The Imitation Game | 2014
The story of WWII codebreaker Alan Turing has been told before, in Breaking The Code, with Derek Jacobi, but although Morten Tyldum’s film has the requisite Hollywood flourishes (although Turing’s homosexuality is crucial to the film, he’s never seen with a male partner but is constantly partnered by Joan Clarke), it’s still an important and affecting story.
Alan Turing (Benedict Cumberbatch) is a mathematics professor of prodigious abilities but limited social skills (it’s been mooted that he may have been on the Asperger’s or Autism spectrum) who volunteers to help the British government crack the supposedly unbreakable Enigma code used by the Nazi forces during WWII.
The interior of the real Bletchley Park is seen during the bar scenes, filmed in the house's Ballroom. The not-terribly-pretty mock-Tudor-mock-Gothic hybrid mansion, where nearly 9,000 people worked around the clock in drab prefab buildings to decipher German codes during World War II, was scheduled to be demolished in 1991. Its history was for a long time an official secret, but when the estate’s role was finally revealed, it was thankfully preserved and restored. In 1993, it became a museum and has just undergone an £8 million renovation, which also restored the code-breakers’ to their appearance in the 1930s and ’40s.
The building still stands and is now a museum, which also houses an exhibition of props and costumes used in the film.
The exterior seen in the film is Joyce Grove, in Nettlebed, near Henley-on-Thames, Oxfordshire, about 40 miles west of London. Joyce Grove is a Jacobean-style manor estate, owned by Sue Ryder National Charity and, until recently used as a hospice. It was built in 1908 for Robert Fleming, grandfather of James Bond creator, Ian, who regularly visited the house.
The Grade II listed house has been seen in documentaries The Real Casino Royale and Ian Fleming: 007’s Creator, as well as such TV staples as Jeeves And Wooster and Midsomer Murders.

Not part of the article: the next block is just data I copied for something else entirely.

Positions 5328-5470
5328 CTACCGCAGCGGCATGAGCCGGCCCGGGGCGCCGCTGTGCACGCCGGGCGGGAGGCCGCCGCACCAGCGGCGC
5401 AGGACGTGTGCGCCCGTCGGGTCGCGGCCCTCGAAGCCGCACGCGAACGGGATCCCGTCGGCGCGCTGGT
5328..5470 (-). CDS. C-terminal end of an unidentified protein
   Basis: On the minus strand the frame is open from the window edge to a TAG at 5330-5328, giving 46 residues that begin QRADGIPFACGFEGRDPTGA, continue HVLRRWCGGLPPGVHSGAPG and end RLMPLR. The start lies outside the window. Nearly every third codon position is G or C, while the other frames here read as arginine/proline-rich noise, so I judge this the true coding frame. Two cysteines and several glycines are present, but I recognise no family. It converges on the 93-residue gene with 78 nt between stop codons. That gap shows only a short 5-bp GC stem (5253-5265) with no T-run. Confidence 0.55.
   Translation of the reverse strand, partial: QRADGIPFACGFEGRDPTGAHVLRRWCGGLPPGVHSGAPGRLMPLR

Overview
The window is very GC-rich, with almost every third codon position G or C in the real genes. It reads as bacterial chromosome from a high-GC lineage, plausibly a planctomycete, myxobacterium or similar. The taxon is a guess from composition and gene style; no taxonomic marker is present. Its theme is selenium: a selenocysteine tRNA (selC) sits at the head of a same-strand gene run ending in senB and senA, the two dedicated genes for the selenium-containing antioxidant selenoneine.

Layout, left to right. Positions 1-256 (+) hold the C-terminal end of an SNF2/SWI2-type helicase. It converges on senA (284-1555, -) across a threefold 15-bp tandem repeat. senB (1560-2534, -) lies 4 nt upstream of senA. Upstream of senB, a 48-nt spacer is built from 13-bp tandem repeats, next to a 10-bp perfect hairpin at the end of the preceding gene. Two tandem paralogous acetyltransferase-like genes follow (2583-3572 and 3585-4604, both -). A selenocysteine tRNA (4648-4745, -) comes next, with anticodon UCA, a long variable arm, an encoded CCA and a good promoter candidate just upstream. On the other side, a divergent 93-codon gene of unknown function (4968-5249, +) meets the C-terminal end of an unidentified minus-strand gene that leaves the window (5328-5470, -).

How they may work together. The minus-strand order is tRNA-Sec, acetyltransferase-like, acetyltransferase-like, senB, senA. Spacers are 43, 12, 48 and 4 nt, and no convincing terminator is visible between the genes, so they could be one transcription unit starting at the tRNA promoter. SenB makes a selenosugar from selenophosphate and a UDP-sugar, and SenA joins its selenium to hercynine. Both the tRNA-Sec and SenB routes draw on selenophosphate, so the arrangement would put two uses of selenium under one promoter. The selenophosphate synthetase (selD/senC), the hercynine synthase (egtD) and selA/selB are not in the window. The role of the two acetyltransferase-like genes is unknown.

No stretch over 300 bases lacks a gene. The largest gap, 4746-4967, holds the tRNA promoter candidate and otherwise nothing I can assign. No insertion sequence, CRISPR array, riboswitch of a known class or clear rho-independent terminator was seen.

For the film, the local village of ‘Bletchley’ is Church Street, Chesham, in Buckinghamshire, at the northern end of the Metropolitan Line. 73 Church Street became the lodging house in which Joan Clarke (Keira Knightley) is billeted to avoid the indecorous company of men.
A pillar box was erected opposite 68 Church Street for the site of a clandestine meeting with a possible Soviet spy.
The flashbacks to adolescence, and the introduction to cryptology by his friend and first love Christopher, were filmed at Turing’s actual school, Sherborne in Dorset.
The prestigious, fee-paying independent school, which has roots dating back to the 16th Century, is no stranger to the scree, having featured in both the 1951 and 1994 screen versions of Terence Rattigan’s play The Browning Version, as well as the 1969 musical remake of Goodbye Mr Chips, with Peter O’Toole.
Feeling something is a little odd about the robbery at Turing’s house, Detective Nock (Rory Kinnear) tries to look up the mathematician’s war record at the ‘Admiralty Records Centre’. In fact, the soaring, cathedral-like Gothic space is the Royal Courts of Justice in The Strand, London.
London is, of course, featured with King’s Cross Station (yes, the home of the mysterious Platform 9 ¾ in the Harry Potter films) used for the evacuation scenes as the children of the capital are bundled off to the safety of the countryside; and more wartime London was found at the quaintly-named Cloth Fair, tucked away behind Smithfield, EC1.
The 1907 Lethaby Building, until recently home to Central St Martin’s School of Art Campus on Southampton Row at Theobald’s Road, Holborn WC1, provided the interior of the MI6 HQ where Turing meets the enigmatic Menzies (Mark Strong) and where the similarly extraordinary Joan Clarke turns up after answering a newspaper ad seeking crossword puzzle solvers.
The disused Aldwych Tube Station once again serves, as is did in The Krays and Atonement, as the Londoners’ underground refuge from the Blitz. Its red-tiled frontage (still bearing the original name Strand Station) can be seen on the south side of the Strand WC2, at Surrey Street.
When Turing cycles through a devastated Central London, it’s along Chancery Lane (which happens to run behind the Royal Courts of Justice), at Carey Street, WC2, where 80 tons of rubble were dumped in the road and quickly removed over the course of one weekend.